This is also when the “tutu” was born when the women were dressed in lengthy, elegant skirts. Such a costume was originally called a “romantic tutu” due to the willowy look it gave the ballerinas. Today it can take as long as ninety hours to create one professional tutu.
6. The Russian Classics
The Russian Classics occurred during the late 1800’s. Petipa composed full length productions that introduced the pas de deux or dance for two. Tutu’s became rigid and fashionable.
It was during this Russian Classics time that we were given such greats as Swan Lake, The Sleeping Beauty, and The Nutcracker.
In 1734, that the first Russian ballet academy opened. In 1740 the first Russian ballet dance company opened. It was called The Imperial School of Ballet and it was located in St. Petersburg.
This initial educational institution focusing on Russian ballet was disbanded when the Soviet regime took over. Still, before the revolution, by the end of the 1800’s, Russia had pulled into the lead as artistic heart of the ballet.
7. The Ballets Russes
In the 1900’s Serge Diaghilev, a Russian ballet dancer/choreographer, went in the opposite direction of Petipa. He moved to Paris to share his innovative ideas he had for ballet. There Diaghilev met Michel Fokine and they changed the face of ballet and the modern era began.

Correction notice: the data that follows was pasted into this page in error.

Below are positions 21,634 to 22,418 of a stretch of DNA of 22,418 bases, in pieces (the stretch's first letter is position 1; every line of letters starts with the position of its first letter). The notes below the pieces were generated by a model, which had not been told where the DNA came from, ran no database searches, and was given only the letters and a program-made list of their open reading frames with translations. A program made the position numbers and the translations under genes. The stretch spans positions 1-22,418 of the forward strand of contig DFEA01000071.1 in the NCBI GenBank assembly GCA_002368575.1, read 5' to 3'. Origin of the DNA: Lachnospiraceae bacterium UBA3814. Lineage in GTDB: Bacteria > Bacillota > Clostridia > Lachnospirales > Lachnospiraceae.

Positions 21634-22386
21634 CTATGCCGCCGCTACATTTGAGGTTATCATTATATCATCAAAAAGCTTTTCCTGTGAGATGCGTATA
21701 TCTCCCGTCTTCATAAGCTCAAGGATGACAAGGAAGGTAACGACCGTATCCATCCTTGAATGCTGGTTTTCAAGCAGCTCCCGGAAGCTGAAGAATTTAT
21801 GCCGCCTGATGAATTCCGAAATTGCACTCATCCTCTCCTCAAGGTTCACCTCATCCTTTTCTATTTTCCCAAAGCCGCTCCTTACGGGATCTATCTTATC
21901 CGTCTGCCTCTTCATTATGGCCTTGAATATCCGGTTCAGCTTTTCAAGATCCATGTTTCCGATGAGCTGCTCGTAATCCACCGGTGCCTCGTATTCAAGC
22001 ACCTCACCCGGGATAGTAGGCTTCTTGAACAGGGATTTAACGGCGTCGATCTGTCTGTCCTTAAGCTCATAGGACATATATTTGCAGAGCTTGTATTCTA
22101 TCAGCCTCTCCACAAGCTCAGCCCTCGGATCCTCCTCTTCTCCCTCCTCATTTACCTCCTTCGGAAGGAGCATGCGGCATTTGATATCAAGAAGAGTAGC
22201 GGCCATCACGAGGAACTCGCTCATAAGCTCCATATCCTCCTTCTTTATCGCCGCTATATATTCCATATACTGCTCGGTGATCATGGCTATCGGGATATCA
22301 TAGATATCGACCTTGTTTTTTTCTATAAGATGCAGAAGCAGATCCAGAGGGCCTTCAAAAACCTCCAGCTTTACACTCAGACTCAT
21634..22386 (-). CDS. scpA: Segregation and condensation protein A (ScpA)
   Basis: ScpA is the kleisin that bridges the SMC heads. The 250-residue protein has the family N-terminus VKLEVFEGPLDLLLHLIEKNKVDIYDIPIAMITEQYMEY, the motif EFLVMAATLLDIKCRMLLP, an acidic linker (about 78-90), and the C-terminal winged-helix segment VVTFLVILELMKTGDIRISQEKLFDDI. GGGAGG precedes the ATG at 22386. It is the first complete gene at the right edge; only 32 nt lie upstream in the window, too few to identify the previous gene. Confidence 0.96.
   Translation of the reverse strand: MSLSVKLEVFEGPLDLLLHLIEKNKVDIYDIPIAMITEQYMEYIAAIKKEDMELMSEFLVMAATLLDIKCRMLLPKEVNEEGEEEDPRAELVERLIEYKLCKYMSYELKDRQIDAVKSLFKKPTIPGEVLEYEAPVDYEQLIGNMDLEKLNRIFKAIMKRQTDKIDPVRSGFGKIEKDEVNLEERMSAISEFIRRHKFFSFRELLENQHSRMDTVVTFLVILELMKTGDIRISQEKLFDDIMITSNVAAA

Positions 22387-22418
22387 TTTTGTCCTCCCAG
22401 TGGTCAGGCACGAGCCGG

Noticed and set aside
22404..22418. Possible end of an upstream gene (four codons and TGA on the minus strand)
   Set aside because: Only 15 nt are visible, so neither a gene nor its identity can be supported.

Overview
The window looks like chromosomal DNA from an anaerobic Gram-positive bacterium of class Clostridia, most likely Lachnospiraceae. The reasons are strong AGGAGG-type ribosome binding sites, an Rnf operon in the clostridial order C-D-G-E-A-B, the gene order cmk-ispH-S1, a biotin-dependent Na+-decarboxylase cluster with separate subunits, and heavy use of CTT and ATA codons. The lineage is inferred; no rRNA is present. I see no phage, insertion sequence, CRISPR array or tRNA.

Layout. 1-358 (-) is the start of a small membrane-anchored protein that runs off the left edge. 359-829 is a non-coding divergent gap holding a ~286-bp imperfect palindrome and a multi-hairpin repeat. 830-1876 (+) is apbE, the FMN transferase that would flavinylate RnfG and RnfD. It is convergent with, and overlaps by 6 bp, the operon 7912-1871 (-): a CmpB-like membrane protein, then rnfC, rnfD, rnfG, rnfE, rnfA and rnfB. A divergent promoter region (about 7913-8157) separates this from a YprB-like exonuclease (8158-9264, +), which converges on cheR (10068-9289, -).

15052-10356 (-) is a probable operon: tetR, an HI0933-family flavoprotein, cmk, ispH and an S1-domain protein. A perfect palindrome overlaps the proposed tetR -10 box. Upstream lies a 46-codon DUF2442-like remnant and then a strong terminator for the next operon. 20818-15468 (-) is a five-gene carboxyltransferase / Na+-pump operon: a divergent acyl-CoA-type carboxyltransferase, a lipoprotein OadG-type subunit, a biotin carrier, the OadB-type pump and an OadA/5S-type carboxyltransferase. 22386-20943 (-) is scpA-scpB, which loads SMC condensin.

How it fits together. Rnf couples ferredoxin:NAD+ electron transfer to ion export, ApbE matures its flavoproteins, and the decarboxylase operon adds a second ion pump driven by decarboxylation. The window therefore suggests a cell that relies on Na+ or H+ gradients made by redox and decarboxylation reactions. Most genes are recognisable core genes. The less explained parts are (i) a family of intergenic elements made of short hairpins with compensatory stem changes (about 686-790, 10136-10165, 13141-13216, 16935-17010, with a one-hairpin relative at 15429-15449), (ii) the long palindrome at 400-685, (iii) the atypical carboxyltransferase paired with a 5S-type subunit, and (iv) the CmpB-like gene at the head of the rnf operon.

Diaghilev was the founder of Les Ballets Russes, a ballet house with a French name but considered a Russian company. It was formed in 1909. The Ballets Russes toured the world extensively except for Russia, and it was a Russian Ballet Company. This was because of the revolution occurring at the time.
8. Ballet in Europe
It was after the Ballet Russes period that the dance began to sprout throughout Europe. The Royal Ballet in London opened, The Royal Danish Ballet opened in Copenhagen. Dame Margot Fonteyn, who danced at the Royal Ballet in London, is considered one of the most celebrated ballerinas of all time.
The love of ballet has reached every corner of the European map and there is barely a country let alone a major metropolitan area in Europe that doesn’t boast a ballet company of its own.
9. Ballet in America
It wasn’t until the turn of the twentieth century that classical ballet made its way into the American culture. The American Ballet Theater and the New York City Ballet were the two most prestigious ballet companies of the time. Both were created in the 1940’s, four decades after ballet’s inception into American society.
It was during that time that the ballet world was rocked by George Balanchine of New York. He is known as the “father of American ballet.” Balanchine’s popularity helped New York City become the dance capital of the world.
Today nearly every state in the union has a ballet company to call their own. From the Alabama Ballet in Birmingham all the way to the legendary American Ballet Theatre in New York City, this elegant form of dance has been generating a fan base in the United States for decades and will continue to do so well into the future.